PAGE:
Break even analysis can be used by a business to calculate the revenue or number of sales units needed in order for the business to make zero profit. At this point the contribution margin (sometimes referred to as the gross margin) is equal to the fixed costs and the business is said to break even or be at its break even point.

## Break Even Sales Revenue

The break even point is the level of revenue needed to produce a net income of zero, and is given by the break even analysis formula as follows:

For example, if a business has operating expenses of 50,000 and a contribution margin percentage of 40%, then the revenue needed to reach break even is calculated as follows:

Break even revenue = Fixed costs / Contribution margin % Break even revenue = 50,000 / 40% Break even revenue = 125,000

At a revenue of 125,000, the contribution margin will be 50,000 (125000 x 40%), less the fixed costs of 50,000 gives a net income of zero.

## Break Even Formula in Units

Having calculated the break even revenue, and knowing the selling price per unit, then it is possible to calculate the number of units needed to reach break even.

Using the example above, if the selling price per unit is 12.50, then the number of units to reach break even is given as follows:

Break even units = Break even revenue / Selling price per unit Break even units = 125,000 / 12.50 Break even units = 10,000 units

The break even units is 10,000. At this level of sales, the revenue is 125,000 (10,000 x 12.50), and the contribution margin is 50,000 (125,000 x 40%), less the fixed costs of 50,000 gives a net income of zero. The break even units is sometimes referred to as the break even quantity or BEQ.

Units | 10,000 |
---|---|

Revenue (unit 12.50) | 125,000 |

Contribution margin (40%) | 50,000 |

Fixed costs | 50,000 |

Net income | 0 |

In a well managed business, the fixed costs and contribution margin should remain relatively stable. Providing the unit selling price remains the same, then the number of units needed to reach break even is a known figure which can be used on a day to day basis to manage the business. In the above example, the business needs to sell on average 28 units per day (10,000 / 365) to break even. Management now know that anything above that figure means they are profitable, anything below that figure and they will incur losses.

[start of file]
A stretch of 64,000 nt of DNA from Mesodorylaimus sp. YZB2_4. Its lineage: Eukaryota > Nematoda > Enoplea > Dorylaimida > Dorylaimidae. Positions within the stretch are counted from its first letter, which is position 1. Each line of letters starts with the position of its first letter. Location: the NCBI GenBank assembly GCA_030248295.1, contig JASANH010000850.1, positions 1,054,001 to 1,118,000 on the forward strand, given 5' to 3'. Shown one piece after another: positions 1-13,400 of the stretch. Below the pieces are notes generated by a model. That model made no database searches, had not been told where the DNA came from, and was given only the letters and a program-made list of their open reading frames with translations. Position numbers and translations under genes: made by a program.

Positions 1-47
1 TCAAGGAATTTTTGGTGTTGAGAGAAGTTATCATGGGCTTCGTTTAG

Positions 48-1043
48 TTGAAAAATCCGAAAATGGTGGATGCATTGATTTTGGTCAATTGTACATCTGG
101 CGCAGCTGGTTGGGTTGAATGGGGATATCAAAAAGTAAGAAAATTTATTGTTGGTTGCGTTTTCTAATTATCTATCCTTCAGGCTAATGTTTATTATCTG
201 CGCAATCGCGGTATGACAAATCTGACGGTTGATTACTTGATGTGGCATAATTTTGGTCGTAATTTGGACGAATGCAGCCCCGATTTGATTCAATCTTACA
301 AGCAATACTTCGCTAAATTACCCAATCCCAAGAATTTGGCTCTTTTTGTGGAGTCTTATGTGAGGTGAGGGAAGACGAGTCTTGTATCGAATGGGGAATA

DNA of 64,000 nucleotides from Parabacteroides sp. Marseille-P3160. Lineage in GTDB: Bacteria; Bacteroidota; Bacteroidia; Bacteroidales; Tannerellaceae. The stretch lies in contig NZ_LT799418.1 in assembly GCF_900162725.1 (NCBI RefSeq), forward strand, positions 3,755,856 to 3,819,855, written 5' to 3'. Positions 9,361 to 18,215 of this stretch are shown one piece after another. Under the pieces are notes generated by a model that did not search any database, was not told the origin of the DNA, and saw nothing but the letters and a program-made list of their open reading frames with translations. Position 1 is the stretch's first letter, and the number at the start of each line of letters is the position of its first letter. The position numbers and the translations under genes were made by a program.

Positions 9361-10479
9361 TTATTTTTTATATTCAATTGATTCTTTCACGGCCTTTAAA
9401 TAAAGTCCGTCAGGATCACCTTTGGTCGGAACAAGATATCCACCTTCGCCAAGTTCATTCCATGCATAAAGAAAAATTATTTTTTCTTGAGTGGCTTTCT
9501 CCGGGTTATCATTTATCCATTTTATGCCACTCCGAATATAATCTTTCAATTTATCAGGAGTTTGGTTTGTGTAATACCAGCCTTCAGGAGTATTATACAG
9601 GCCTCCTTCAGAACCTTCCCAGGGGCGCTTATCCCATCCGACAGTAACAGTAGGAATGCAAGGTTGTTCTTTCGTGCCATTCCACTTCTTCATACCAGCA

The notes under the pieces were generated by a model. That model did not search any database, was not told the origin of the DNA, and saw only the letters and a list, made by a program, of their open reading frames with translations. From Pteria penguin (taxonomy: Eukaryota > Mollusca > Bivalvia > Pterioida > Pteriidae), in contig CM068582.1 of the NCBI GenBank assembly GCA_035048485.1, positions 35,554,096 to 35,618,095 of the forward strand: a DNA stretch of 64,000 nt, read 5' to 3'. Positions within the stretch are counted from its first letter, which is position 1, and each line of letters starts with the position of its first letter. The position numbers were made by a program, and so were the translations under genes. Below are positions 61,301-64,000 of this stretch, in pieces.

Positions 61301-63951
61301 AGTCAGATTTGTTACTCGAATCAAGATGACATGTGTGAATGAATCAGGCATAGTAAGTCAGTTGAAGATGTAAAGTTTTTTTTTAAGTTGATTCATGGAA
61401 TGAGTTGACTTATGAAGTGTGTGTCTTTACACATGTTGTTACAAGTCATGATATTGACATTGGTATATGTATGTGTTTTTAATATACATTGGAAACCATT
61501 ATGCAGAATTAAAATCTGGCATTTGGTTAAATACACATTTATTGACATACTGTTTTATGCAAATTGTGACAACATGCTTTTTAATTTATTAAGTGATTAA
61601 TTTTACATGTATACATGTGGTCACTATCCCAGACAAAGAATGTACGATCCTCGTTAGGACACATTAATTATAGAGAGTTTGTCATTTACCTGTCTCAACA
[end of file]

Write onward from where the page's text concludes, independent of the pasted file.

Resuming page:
The break even unit formula (bep formula) can also be rewritten in terms of the unit selling price and unit cost price as follows:

In the example above the unit cost price is 7.50 (12.50 x 60%) and the break even units can be calculated as follows:

Break even units = Fixed costs / (Selling price - Variable cost) Break even units = 50,000 / (12.50 - 7.50) Break even units = 10,000 units

## Break Even Analysis and Target Profit

A variation of the break even analysis formula can be used to determine the revenue needed to achieve a target profit level.

Suppose the target profit level in the example above was 12,000, as before, the fixed costs are 50,000, and the contributions margin percentage is 40%, then the revenue needed to achieve the target profit is given as follows.

Revenue = (Fixed costs + Target profit) / Contribution margin % Revenue = (50,000 + 12,000) / 40% Revenue = 155,000

At this level of revenue, the contribution margin is 62,000 (155,000 x 40%), less the fixed costs of 50,000 leaves a net income of 12,000, which is the required target profit. The number of units to achieve the target profit is 12,400, calculated by dividing the break even revenue by the unit selling price (155,000/12.50).

Again, the break even units formula used above can be restated to include a target profit.

Units = (Fixed costs + Target profit) / (Selling price - Variable cost) Units = (50,000 + 12,000) / (12.50 - 7.50) Units = 12,400 units

Our break even analysis calculator is available to help calculate the break even revenue based on the current level of sales, contribution margin, and fixed costs.

## About the Author

Chartered accountant Michael Brown is the founder and CEO of Double Entry Bookkeeping. He has worked as an accountant and consultant for more than 25 years and has built financial models for all types of industries. He has been the CFO or controller of both small and medium sized companies and has run small businesses of his own. He has been a manager and an auditor with Deloitte, a big 4 accountancy firm, and holds a degree from Loughborough University.